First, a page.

|11-25-2012, 04:22 PM||#1|
Imagine All The People
Join Date: Mar 2007
Vintage Amp Recap
I'm looking into picking up a 70's Traynor YBA-1 amp head. I'm not certain yet, but I've got a feeling that it may need a recap. I'll know for sure when I try it out.
Anyways the reason I'm posting this thread, is to determine if it is feasible for me to recap the amp myself, or if I should seek professional help.
I have some soldering experience, and I have done some electronics courses in college, so I have a basic understanding on how it works, just not a lot of firsthand experience.
If I have to bring it to a tech, does anybody have a ballpark figure of what it will cost me? The main reason why I don't want to bring it to a tech, is because I'm new to the province, and I don't really know what the quality of the work will be, or who I should trust with my gear. Maybe I'm just being a bit paranoid, but I knew my last tech very well, and I would trust him completely with my gear.
Gibson Les Paul 60's Tribute
MIJ Contemporary Strat
Snake Pit Les Paul
MIM Fender Tele
Jet City JCA 50H
Mesa Boogie 212
|11-30-2012, 01:15 AM||#2|
Join Date: Nov 2012
Looks like it would be no trouble with the tagboard layout.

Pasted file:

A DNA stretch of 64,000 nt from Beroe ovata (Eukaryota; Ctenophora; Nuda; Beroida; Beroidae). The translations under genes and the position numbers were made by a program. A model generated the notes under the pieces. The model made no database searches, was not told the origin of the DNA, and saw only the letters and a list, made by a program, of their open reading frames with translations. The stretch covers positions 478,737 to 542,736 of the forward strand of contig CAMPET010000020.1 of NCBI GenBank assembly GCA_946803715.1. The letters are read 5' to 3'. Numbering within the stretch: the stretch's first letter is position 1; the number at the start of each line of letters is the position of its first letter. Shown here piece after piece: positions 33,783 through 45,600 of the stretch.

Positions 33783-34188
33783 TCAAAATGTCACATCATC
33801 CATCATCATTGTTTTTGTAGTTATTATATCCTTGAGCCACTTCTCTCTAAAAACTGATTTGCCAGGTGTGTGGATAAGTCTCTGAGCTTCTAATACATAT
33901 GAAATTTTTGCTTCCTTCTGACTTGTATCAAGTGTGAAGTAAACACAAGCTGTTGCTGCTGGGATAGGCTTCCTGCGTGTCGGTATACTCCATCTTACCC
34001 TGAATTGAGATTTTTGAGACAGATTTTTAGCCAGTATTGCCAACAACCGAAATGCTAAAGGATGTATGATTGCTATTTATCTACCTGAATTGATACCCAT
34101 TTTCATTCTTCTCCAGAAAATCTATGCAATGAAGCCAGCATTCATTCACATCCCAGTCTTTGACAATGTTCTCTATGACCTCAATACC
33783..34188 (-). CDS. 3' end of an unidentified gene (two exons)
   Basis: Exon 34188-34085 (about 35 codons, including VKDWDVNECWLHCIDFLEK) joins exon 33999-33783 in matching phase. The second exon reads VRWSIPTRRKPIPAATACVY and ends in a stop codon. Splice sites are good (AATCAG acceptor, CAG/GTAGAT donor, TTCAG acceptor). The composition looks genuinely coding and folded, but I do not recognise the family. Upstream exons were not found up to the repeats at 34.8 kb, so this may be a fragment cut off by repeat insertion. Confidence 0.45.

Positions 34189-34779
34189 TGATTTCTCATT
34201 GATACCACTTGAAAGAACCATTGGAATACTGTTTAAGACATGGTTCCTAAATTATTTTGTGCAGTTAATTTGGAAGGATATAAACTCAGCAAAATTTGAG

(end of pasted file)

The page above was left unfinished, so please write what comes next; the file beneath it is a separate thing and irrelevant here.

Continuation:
Definitely worth doing yourself if you can solder alright.
If you want firsthand experience, here's your chance
Do a little reading on servicing tube amps. There are a few safety issues you should be aware of (i.e. high voltages).
You will find some caps are no longer common values anymore. Basically, if there is any doubt, get the cap with the higher voltage rating.
One thing you want to watch is the first supply cap after the rectifier (something like 80uF). Don't go and put a larger capacitance one in as the old tube rectifiers have a limit to their impulse current when switched on and you can damage them by forcing them to charge up bigger caps.
Last edited by sethasaurus : 11-30-2012 at 01:17 AM.
|11-30-2012, 01:23 AM||#3|
Doesn't speak guitar
Join Date: Dec 2009
Location: Traffic Town LA
^ great answer.
Keep in mind the electrolytic are polarized. Make notes before you remove them.
Otherwise it gets messy. And smelly.
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